A worker at a Cairo bakery fills his oven with bread loaves (Photo: Reuters)
An official source in Egypt's Ministry of Supply told Ahram Online on Wednesday that the bread crisis that struck some of the country's governorates on Tuesday is now over, as the ministry is distributing 100,000 electronic subsidy cards to citizens in eight governorates.
Earlier this week, the supply ministry reduced the quota of bread given to bakers nationwide for holders of old subsidy cards in a move aimed to curb misuse and profiteering by bakery owners.
The decision caused protests in several governorates on Tuesday as many citizens without the newer electronic cards – first introduced three years ago – were unable to obtain their share of bread.
Egypt introduced the electronic smart card system in 2014 for citizens to receive subsidised food, though many continue to use old paper cards that are not registered in the new system.
The ministry source said that many of the citizens who had applied to obtain the new smart cards have not yet received them, saying the process can take up to years in many cases.
An unsubsidised loaf of flatbread costs EGP 0.60, while the subsidised bread sells for as little as 0.05 a loaf.
A range of left-leaning political parties, including the Socialist Popular Alliance and Karama (Dignity) parties, denounced the decision, blaming the government's "random policies" for causing widespread public anger.
The Egyptian Democratic Party urged the cabinet to resign, accusing it of failing to manage the country's resources and being the main source of the economic crisis.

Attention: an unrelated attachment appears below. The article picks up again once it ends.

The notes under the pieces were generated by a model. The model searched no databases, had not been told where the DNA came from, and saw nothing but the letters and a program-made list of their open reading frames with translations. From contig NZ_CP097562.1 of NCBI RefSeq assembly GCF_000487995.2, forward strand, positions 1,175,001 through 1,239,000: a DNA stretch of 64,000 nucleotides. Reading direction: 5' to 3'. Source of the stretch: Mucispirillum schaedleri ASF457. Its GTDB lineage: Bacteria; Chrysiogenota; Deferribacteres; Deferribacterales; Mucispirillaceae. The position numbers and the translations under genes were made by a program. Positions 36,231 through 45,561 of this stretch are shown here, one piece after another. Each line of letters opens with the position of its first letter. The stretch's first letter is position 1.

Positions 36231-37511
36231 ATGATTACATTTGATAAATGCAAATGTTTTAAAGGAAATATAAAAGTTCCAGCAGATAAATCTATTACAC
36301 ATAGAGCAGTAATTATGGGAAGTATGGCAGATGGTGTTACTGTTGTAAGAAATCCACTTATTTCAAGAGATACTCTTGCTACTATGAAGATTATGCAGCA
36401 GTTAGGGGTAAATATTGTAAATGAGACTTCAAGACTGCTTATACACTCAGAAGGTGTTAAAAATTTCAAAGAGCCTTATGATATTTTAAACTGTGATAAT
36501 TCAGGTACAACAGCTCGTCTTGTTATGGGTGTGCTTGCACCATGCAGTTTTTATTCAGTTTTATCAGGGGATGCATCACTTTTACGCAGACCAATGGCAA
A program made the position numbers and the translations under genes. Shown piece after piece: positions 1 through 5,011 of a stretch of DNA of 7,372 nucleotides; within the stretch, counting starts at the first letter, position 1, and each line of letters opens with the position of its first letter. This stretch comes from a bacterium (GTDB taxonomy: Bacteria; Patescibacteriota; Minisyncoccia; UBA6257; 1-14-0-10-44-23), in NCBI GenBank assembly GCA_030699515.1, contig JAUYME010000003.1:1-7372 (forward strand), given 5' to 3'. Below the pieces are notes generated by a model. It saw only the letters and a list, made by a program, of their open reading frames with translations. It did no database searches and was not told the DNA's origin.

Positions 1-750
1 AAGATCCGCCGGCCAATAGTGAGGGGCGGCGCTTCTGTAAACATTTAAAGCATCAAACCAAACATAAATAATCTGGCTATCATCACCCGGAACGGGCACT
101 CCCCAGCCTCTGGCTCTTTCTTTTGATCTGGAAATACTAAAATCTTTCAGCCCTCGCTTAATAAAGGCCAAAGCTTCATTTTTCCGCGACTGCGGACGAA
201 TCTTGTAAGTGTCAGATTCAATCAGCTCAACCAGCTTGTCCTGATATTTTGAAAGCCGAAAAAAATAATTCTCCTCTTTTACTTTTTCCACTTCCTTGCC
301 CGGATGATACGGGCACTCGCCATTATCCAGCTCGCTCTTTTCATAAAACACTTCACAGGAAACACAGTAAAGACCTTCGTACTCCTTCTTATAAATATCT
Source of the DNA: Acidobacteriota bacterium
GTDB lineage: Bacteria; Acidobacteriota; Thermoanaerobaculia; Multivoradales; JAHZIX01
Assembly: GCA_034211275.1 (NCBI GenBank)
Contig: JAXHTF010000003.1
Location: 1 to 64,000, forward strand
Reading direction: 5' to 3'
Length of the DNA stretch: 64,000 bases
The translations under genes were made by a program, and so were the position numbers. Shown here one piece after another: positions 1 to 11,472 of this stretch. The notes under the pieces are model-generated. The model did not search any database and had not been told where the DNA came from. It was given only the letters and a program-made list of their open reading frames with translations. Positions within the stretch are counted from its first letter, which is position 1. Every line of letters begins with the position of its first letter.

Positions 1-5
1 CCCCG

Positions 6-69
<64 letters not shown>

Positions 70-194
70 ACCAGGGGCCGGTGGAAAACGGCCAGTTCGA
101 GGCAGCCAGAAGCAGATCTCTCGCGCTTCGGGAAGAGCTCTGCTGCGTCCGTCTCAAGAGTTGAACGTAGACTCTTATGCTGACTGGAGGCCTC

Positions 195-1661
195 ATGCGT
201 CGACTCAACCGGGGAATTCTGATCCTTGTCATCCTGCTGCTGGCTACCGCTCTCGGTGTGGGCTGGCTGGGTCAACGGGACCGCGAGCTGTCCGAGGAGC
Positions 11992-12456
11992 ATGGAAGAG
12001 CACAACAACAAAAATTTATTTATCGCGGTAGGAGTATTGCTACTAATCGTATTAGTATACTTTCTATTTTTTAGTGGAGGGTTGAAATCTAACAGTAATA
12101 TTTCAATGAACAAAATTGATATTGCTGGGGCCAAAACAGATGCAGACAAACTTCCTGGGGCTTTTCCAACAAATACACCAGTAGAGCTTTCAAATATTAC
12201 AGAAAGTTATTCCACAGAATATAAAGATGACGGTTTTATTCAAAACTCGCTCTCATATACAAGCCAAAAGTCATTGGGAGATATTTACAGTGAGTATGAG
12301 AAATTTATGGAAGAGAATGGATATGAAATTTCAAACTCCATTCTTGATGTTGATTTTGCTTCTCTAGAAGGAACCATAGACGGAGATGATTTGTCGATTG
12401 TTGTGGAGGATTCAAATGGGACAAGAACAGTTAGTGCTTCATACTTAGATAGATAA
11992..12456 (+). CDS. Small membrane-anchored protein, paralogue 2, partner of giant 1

MP Haitham El-Hariry, a member of the left-leaning 25-30 parliamentary coalition, described the decision as "careless," calling on the Ministry of Interior to immediately release any citizen arrested in protests against the decision on Tuesday.
Hundreds of Egyptians took to the streets on Tuesday to protest the lack of subsidised bread in several governorates, including the capital Cairo and second largest city Alexandria.
The ministry reduced on Sunday the amount of bread allocated for paper card holders to 500 loaves a day, down from 1,000 to 4,000 allocated for each bakery depending on beneficiaries in the area. Holders of newer electronic smart cards were not affected by the reduction.
Minister of Supply Ali Moselhy said on Tuesday at a press conference that the decision was to combat "manipulation" of state-subsidised bread by bakers, stressing that the daily quota of five loaves per day for each individual remains untouched.